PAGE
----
In the latest find, a team of five people began digging on a sunny Autumn day in a cornfield near the village of Mostec in southeastern Slovenia, acting on testimony from a local who was a nine-year-old at the time.

"We slept outside, on the hay and sometime after midnight, we heard the screams of those people being lined up there," Joza Peterkoc, 74, said at his home about a kilometer (less than a mile) from the site. "After the shooting, it was all quiet." In wartime poverty, he said he even took and wore a victim's shoes found nearby.

Behind yellow police tape just 500 meters (yards) from village homes decorated with flowers, an excavator dug into the soil until until he heard a shout: "Stop, here they are!"

A gravedigger slowly descended into the pit, where a skull, a set of teeth, and bones lay scattered and crusted with dirt. A wire lay twisted into an 8-shape, designed to tie victims' hands behind their backs.

The worker checked the depth of the bones, and then the excavator looked every few meters (yards), digging other holes, until he was sure there were no more bones to be found. Then, the earth was again thrown over them and a small tin sign was posted with crosses marking the site surrounded by fertile cornfields.

The 2-kilometer (1.2-mile) trench could contain far more remains. Locals say that up to 10,000 people might have been slain and buried in the area they dubbed an "industrial slaughterhouse." But the work is over for this year and the commission is awaiting a new budget season.

Exhumations, collecting all DNA samples and storing them where relatives can potentially come seeking them would cost a fortune.

"In some ideal world, that would be possible," said Marko Strovs, who heads the government commission.

But, Ranka Ivelja, an investigative journalist for the daily Dnevnik, said the graves remain a "political, not purely ethical problem."

Even decades after the war, "the past divisions still live," she said.

Slovenia is now run by the Social Democrats, the successors to Tito's party and the antifascists. Some in the rightist opposition and the Roman Catholic church are seen as sympathetic to the Home Guard, a wartime militia that collaborated with the Nazis.

The legacy of the antifascists is still cherished, if controversial. The capital, Ljubljana, changed the name of one of its main boulevards after the 1990s when Tito's repressive methods were no longer a secret, but City Hall recently decided to name another street after the leader.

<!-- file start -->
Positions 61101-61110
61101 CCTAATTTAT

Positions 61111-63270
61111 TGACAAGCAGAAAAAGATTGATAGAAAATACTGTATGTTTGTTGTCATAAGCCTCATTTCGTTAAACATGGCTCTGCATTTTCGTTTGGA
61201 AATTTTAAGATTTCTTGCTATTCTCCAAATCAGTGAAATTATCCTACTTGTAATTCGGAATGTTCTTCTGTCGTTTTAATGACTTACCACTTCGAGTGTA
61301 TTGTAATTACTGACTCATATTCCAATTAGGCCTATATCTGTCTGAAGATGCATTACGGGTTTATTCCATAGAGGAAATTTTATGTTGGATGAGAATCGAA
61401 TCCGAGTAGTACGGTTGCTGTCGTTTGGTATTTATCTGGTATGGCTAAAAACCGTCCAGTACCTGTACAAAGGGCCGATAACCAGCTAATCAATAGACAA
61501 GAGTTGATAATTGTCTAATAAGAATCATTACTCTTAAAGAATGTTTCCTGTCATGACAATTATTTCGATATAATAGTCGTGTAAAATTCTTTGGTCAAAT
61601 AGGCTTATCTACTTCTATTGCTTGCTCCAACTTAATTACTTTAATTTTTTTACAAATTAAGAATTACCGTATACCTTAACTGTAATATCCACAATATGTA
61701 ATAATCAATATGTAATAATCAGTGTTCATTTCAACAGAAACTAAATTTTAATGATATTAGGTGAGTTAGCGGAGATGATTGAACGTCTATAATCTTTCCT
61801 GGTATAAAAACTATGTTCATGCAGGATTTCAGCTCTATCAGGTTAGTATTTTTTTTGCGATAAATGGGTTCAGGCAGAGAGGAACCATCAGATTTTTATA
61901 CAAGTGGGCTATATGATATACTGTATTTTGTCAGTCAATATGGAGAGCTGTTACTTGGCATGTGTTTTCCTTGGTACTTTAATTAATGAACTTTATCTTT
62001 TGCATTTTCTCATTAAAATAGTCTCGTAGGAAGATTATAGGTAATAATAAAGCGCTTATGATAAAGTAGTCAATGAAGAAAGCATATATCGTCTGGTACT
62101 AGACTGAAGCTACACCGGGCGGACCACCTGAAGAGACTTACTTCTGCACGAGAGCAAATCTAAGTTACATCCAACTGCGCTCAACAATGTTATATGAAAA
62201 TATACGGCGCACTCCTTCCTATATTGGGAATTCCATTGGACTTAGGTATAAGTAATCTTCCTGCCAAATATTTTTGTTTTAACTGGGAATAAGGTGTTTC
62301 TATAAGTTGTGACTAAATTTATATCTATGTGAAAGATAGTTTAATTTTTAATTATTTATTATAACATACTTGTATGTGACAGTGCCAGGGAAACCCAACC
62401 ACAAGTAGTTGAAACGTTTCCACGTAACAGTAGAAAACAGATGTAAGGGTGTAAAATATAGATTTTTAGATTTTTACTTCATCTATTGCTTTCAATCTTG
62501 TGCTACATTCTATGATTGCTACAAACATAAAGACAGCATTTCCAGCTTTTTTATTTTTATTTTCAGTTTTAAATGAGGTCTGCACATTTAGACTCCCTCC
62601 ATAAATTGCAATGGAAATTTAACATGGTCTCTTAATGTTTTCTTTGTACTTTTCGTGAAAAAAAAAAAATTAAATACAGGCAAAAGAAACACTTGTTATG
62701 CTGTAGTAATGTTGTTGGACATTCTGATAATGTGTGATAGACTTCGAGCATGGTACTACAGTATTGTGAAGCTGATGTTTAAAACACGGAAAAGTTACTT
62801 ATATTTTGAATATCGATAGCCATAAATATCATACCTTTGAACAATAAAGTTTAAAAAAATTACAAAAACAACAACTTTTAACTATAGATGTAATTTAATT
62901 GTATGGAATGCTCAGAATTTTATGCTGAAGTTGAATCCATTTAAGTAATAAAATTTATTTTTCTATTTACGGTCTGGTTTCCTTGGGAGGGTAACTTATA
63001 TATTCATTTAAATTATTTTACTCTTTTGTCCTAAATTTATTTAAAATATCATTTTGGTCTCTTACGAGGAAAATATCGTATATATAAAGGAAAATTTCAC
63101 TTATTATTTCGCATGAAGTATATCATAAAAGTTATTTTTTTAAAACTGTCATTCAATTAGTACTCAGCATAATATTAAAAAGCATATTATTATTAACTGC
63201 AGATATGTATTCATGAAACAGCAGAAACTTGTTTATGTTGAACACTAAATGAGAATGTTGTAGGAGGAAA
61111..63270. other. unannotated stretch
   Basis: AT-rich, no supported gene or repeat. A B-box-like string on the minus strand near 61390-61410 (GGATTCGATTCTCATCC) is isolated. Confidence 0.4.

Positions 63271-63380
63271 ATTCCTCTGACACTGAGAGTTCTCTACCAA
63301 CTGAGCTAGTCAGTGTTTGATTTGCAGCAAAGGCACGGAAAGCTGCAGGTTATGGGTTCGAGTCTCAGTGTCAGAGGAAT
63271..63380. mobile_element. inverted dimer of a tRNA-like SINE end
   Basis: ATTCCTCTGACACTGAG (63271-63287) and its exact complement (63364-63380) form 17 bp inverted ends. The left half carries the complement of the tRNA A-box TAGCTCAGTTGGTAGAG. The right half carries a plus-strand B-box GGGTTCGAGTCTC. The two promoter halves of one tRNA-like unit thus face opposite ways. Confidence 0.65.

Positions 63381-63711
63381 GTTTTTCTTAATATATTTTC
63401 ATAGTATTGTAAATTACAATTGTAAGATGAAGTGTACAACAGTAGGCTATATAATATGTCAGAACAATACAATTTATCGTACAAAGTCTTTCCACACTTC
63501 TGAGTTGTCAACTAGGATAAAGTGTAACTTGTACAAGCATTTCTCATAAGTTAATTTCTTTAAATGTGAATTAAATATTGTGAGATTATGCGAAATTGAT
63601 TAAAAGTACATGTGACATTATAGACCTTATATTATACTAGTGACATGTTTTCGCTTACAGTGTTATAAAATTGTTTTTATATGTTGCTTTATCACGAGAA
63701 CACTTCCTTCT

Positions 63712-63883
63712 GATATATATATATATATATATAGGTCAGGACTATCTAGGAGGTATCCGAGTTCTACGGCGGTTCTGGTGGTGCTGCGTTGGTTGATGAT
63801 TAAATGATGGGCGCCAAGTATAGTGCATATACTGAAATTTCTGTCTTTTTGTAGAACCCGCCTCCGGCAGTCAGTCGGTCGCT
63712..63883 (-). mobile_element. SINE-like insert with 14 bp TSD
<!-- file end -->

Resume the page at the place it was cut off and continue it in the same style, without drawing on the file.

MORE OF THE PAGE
In Huda Jama, where a mass grave was discovered last year in a former mining shaft, a memorial chapel stands in memory to the victims. But a Home Guard veterans' group and some rightist parties have demanded an additional plaque saying: "We, too, have died for our homeland."

Janez and Justin Stanovnik who fought on different sides in the war illustrate the debate. Appearing on TV last year to discuss mass graves, Justin Stanovnik, who was a member of Home Guard, insisted he would only attend a commemoration for victims if the antifascists admitted their crimes.

Janez Stanovnik called that "an attempt to achieve victory for the defeated."

The government insists that neither finances nor ideological debate affect it, pledging to find all the graves. "There is a wish not to contribute to further divisions, but to secure, above all, a reverence for all the victims," it said in an e-mail.

Some have faith that the truth will come out inevitably, when Slovenes decide that they can no longer live on top of the country's painful history.

"Archaeology is merciless," said Joze Dezman, a historian. "There will come a generation that will realize that it's not normal to have garbage thrown over bones somewhere, or a kindergarten built over a bone-filled trench."


Associated Press Writer Ali Zerdin contributed to this report from Ljubljana, Slovenia.